Public opinion and approaches toward migration diverge starkly between Europe and Africa. Gallup's 2019 Migration Acceptance Index highlights that eight of the ten least accepting countries are in Europe, while four of the ten most accepting countries globally are in Africa. Notably, no African country features among the ten least accepting countries, while four of the ten most accepting countries at world level are in Africa (in order: Sierra Leone, Burkina Faso, Chad, Rwanda). An IOM survey in 2021 reveals that only 4% of the world’s countries fully meet SDG target 10.7.2 on policies to facilitate orderly, safe, regular, and responsible migration. When it comes to granting migrants equal rights, 18% of African countries fully provide this, the second-highest share of all regions, while only 11% of European countries do so. These disparities underscore the need for nuanced and context-specific approaches to migration policies and perceptions.
The key challenge: the lack of relevant job prospects for Africa’s fast-growing youth
At the core of Africa's migration narrative lies a formidable challenge: the profound lack of viable employment opportunities for its burgeoning youth population. Presently, approximately 60% of Africa's populace is under 25, marking a demographic reality characterized by a substantial youth bulge. Projections for the century's end are striking, foreseeing Africa's youth population (15-34 years) to surge by an astonishing +168%. In contrast, Europe's and Asia's youth populations are set to decline by -24.7% and -30.1%, respectively, by 2100, potentially leaving Africa with a youth population twice the entire population of Europe.
However, the promising demographic dividend of Africa's youth is starkly juxtaposed with a dearth of prospects. Education outcomes are deteriorating, and a disconcerting mismatch between education and business-demanded skills is more pronounced in Africa than in other regions. Economic prospects are grim, leading to heightened unemployment, informality, and the risk of migration or involvement in extremist groups and transnational criminal networks. Despite significant economic growth in Africa over the last decade, it has been primarily jobless, further exacerbating the burgeoning youth unemployment crisis.
As Africa grapples with this intricate challenge, the data speaks volumes. The continent's economic growth, while commendable, trails behind its demographic expansion. Between 2010 and 2026, Africa's population is anticipated to almost double, while its GDP per capita is projected to grow by only around one-third. By 2026, the EU's GDP per capita is expected to be more than 18 times larger than Africa's (and its population will remain the same or even shrink), emphasizing the economic disparities. In this milieu, African youth consistently identify unemployment as the paramount concern that their governments must urgently address. South Africa, boasting the continent's second-largest GDP, exemplifies the severity of the situation with a staggering 59.6% youth unemployment rate, painting a stark picture of the challenges that must be tackled to empower Africa's youth and redirect their potential away from migration-related risks.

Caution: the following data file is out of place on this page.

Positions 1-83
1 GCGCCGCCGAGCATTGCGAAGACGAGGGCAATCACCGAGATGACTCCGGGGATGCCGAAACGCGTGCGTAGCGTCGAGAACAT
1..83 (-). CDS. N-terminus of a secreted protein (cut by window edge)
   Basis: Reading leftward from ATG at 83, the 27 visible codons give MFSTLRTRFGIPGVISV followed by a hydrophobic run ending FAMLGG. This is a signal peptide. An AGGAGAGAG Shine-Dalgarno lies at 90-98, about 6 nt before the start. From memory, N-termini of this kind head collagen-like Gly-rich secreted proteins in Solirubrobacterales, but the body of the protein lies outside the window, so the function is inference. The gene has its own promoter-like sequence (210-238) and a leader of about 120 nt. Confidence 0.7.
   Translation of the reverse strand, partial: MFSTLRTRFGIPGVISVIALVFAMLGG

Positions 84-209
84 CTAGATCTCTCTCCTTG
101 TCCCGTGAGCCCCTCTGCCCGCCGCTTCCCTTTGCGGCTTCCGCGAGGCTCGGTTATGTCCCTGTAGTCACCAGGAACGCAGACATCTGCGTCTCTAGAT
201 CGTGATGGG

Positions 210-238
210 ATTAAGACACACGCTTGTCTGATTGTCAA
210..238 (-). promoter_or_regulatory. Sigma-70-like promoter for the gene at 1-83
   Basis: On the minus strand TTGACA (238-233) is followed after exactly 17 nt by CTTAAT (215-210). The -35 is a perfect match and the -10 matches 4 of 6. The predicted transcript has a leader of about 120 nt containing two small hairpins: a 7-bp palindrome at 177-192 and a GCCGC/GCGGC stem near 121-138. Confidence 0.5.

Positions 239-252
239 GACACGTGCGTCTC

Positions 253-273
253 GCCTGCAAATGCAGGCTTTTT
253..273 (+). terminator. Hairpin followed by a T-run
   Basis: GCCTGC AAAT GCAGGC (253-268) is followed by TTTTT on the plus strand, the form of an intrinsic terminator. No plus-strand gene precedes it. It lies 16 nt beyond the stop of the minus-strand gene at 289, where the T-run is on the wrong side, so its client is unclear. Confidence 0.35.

As Africa braces for the future, the numbers paint a compelling picture of the impending youth employment challenge. By 2030, an estimated 30 million youths are expected to enter the African labour market annually, intensifying the pressure to generate adequate job opportunities. In sub-Saharan Africa alone, the disconnection between the demand and supply of employment is stark. While 18 million new jobs would be required each year to absorb new entrants into the labour market, only 3 million are currently being created. This widening gap highlights the urgent need for innovative solutions to address the impending youth employment crisis.
In confronting these challenges, Africa stands at a critical juncture, requiring comprehensive and innovative strategies to bridge the employment gap and equip its youth for the evolving demands of the job market. The urgency to address premature deindustrialization, invest in human capital, and prepare for the transformative impacts of the Fourth Industrial Revolution is paramount for sustainable and inclusive economic growth.
Framing migration as a threat and prioritising restrictions at all costs is counter-productive and worsens the conditions that drive people to migrate. This approach comes at severe costs to democracy, safety and lives. Meanwhile, most African migrants – including those forced to leave their homes and seek asylum – choose neighbouring countries on the continent to settle over destinations in Europe or the Middle East. In light of the formidable challenges posed by Africa's burgeoning youth population and the imperative to address the root causes of migration, the European Union stands at a pivotal crossroads. Rather than adopting an approach solely focused on curbing migration, the EU has a unique opportunity to craft a strategic vision that harnesses the potential of Africa's youth. By creating avenues for legal integration into the EU labour market, the Union can not only address its own demographic and labour force needs but also contribute significantly to the sustainable development of African nations. Strategic investments in education, skills development, and job creation initiatives can serve as the cornerstone of this collaborative effort, fostering a win-win scenario where African youth find meaningful opportunities and the EU secures a skilled and diverse workforce. This approach aligns with a vision of migration as a positive force for both continents, forging a path towards mutual prosperity and shared opportunities in the years to come.